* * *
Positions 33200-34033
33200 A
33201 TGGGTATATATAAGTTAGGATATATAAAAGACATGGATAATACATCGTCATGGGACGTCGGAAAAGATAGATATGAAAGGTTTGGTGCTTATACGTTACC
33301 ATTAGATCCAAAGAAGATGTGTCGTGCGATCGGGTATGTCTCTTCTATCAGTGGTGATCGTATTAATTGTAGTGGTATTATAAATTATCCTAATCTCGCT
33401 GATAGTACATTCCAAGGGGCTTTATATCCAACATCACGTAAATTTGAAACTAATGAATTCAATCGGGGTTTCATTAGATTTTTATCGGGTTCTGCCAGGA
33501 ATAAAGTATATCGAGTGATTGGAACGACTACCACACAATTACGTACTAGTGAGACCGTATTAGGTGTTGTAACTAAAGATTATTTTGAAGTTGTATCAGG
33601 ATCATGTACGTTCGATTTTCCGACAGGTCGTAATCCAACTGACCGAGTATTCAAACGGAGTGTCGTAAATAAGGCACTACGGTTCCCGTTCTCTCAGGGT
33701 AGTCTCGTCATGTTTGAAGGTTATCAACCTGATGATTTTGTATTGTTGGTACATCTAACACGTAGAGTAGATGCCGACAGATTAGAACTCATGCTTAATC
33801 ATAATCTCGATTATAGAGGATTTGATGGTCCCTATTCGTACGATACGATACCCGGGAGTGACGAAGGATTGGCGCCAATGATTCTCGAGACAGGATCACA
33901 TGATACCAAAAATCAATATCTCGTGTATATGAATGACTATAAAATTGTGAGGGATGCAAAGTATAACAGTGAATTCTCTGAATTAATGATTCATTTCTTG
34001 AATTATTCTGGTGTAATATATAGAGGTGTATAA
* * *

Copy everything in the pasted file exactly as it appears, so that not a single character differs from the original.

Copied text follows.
Positions 33200-34033
33200 A
33201 TGGGTATATATAAGTTAGGATATATAAAAGACATGGATAATACATCGTCATGGGACGTCGGAAAAGATAGATATGAAAGGTTTGGTGCTTATACGTTACC
33301 ATTAGATCCAAAGAAGATGTGTCGTGCGATCGGGTATGTCTCTTCTATCAGTGGTGATCGTATTAATTGTAGTGGTATTATAAATTATCCTAATCTCGCT
33401 GATAGTACATTCCAAGGGGCTTTATATCCAACATCACGTAAATTTGAAACTAATGAATTCAATCGGGGTTTCATTAGATTTTTATCGGGTTCTGCCAGGA
33501 ATAAAGTATATCGAGTGATTGGAACGACTACCACACAATTACGTACTAGTGAGACCGTATTAGGTGTTGTAACTAAAGATTATTTTGAAGTTGTATCAGG
33601 ATCATGTACGTTCGATTTTCCGACAGGTCGTAATCCAACTGACCGAGTATTCAAACGGAGTGTCGTAAATAAGGCACTACGGTTCCCGTTCTCTCAGGGT
33701 AGTCTCGTCATGTTTGAAGGTTATCAACCTGATGATTTTGTATTGTTGGTACATCTAACACGTAGAGTAGATGCCGACAGATTAGAACTCATGCTTAATC
33801 ATAATCTCGATTATAGAGGATTTGATGGTCCCTATTCGTACGATACGATACCCGGGAGTGACGAAGGATTGGCGCCAATGATTCTCGAGACAGGATCACA
33901 TGATACCAAAAATCAATATCTCGTGTATATGAATGACTATAAAATTGTGAGGGATGCAAAGTATAACAGTGAATTCTCTGAATTAATGATTCATTTCTTG
34001 AATTATTCTGGTGTAATATATAGAGGTGTATAA